Petronius has lost long since that faculty which distinguishes good from evil. and I drink it in peace. I know of no method against him.' If that will not help thee. "Noble Annaeus. He felt this himself. But to show him that he has done an evil deed is to lose time simply. Perhaps with all his corruption he is worthier than those scoundrels with whom Nero surrounds himself at present. of Citium. But the author of the removal of Lygia is Petronius. "I know how Caesar rewarded thee for the care with which thou didst surround his years of youth. grew so terribly pale that Aulus could not for even an instant suspect him of sharing in the deed." said he. It seemed to him that Lygia. If thou art thirsty. Show him that his act is ugly. should go by another road. and use besides with him all the eloquence with which friendship for me of long standing can inspire thee. Aulus was borne away by terrible anger at sight of the young man occupied calmly with fencing during the attack on Lygia. like a tempest. for example. Seneca lacked the strength of soul which Cornutus possessed." "Petronius and I. he understood that an adherent of the principles of Zeno. 'Thy act is worthy of a freedman. he yields to no man's influence. "are men of two opposite camps. when he learned that Lygia had been carried away. indicate the influences to which he yields. and any one wishing to poison it would have to poison every fountain in Rome. it is possible yet to be safe in this world and to have a quiet old age. When I see him. Then he gave command to carry him to the house of Vinicius. it is true." answered Seneca.this water is not poisoned. The aqueducts bring it from beyond the Alban hills." This was true. or Thrasea. the blood." answered the general. once she 43 . and he suffered more from that cause than from the fear of death itself. but rather in soul than in body. But the general interrupted these reflections full of grief. and barely had the curtain dropped behind the trainer when this anger burst forth in a torrent of bitter reproaches and injuries. he will be ashamed of it. even. The young man's forehead was covered with sweat." "Thanks for that. his eyes began to shoot sparks. Jealousy and rage tossed him in turn. Indicate to me a method against him. which had rushed to his heart for a moment. I will say. returned to his face in a burning wave. his mouth to hurl disconnected questions. whom he found at sword practice with his domestic trainer. But Vinicius. I am sick. As thou seest. nothing can. hence his life was a series of concessions to crime. Wine in my own house would be less reliable. drink boldly of this water.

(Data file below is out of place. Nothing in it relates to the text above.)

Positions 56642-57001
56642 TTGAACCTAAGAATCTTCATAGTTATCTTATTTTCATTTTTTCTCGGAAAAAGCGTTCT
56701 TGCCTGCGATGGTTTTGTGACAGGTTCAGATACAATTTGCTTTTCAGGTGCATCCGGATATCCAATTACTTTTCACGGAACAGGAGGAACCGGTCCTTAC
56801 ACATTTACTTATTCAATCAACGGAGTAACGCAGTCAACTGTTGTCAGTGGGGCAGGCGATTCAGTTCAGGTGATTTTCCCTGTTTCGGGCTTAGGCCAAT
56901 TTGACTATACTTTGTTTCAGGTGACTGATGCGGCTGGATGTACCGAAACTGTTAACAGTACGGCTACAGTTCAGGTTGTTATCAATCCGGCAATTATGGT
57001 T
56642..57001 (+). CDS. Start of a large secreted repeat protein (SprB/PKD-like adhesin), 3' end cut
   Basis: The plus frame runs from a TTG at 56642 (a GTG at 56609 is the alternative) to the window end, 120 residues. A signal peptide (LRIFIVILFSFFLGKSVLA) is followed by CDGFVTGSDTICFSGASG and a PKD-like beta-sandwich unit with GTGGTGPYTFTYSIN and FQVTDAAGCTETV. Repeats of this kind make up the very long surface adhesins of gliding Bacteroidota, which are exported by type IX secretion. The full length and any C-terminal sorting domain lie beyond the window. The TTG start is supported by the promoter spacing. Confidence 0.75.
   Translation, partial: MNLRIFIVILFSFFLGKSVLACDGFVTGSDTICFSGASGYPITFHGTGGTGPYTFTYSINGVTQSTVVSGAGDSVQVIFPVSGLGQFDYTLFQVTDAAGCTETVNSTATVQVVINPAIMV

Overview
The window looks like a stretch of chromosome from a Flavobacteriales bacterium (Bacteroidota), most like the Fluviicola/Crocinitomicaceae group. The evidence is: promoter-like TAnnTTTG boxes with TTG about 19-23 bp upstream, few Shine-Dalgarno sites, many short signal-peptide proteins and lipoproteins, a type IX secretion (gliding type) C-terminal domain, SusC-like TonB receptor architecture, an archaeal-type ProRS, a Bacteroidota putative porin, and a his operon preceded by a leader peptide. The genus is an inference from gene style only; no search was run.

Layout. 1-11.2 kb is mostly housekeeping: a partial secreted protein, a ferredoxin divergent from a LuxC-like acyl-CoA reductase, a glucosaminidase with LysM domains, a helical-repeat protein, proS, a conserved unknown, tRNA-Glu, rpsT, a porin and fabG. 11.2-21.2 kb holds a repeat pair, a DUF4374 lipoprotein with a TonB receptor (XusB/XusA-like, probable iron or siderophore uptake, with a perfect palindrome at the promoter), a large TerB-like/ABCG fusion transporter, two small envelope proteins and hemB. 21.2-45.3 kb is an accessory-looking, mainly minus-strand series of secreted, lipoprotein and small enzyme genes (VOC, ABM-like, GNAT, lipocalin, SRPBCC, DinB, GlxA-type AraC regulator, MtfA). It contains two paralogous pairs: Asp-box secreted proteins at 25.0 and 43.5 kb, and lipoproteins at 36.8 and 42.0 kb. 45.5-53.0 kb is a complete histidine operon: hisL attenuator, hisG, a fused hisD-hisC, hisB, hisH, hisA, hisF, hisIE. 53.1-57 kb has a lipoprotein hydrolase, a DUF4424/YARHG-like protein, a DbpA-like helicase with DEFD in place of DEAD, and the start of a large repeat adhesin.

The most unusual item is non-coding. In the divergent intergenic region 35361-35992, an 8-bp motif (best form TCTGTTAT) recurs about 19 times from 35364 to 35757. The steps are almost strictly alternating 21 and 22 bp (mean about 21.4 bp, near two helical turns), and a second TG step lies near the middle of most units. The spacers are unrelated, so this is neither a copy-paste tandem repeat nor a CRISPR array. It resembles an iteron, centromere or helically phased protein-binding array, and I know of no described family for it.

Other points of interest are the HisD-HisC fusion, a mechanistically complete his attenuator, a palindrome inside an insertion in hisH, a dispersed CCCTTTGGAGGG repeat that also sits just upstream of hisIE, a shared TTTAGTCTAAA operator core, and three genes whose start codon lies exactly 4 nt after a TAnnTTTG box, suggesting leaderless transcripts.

The old general. and flew to Petronius's house. I would avenge on him the wrong done to Lygia. Know that if Petronius were my own father. carried him away like a wild horse. and they were ready in the depth of their souls to bless both.had crossed the threshold of Caesar's house. He believed that Vinicius would do everything that he had promised. would rather kill her than give her to Caesar. He judged that if Petronius had persuaded Caesar to take Lygia to give her to Vinicius. — death was more acceptable to his pride than disgrace. Vinicius would bring her to their house. Impetuousness. that should Lygia not be rescued she would be avenged and protected by death from disgrace." said he. "return home and wait for me. and he knew the excitability innate in the whole family." When he had said this. After a while a slave entered and handed Aulus a letter. and took from him presence of mind. was lost to him absolutely. — "By those mortal masks! I would rather kill her and myself. Aulus returned home with a certain encouragement. then ran forth like a madman from the atrium. He himself. suspicion flew like a lightning flash through the young soldier's mind. the thought was no little consolation to him. inherited in his family. with a broken voice. When Aulus pronounced the name of Petronius. but in character he was not far from their ideas. however." Then he went with clinched fists to the waxed masks standing clothed in the atrium. though he liked to show command over himself. the last descendant of his stock. "General. gave her the consolation that he had. Return home and wait for me. and burst out. Only in the evening was the hammer heard on the gate. he would doubtless have done so. and both began to await news from Vinicius. Aulus was a soldier. He had seen his rage. and had he not regarded his son. Neither Petronius nor Caesar will have her. and no news came. they thought that perhaps Vinicius was bringing their beloved child to them. he pacified Pomponia. did not find a place in his head. he sent another "Wait for me" after Aulus. Time passed. he had hardly heard of the Stoics. That any one who had seen Lygia would not desire her at once. or keep her for himself. took it with a 44 . At moments when the steps of some of the slaves were heard in the atrium. though he loved Lygia as her own father. When he returned home. thrusting pedestrians aside on the way. Finally. and either wanted to win new favor from Nero by the gift of Lygia. that Petronius had made sport of him.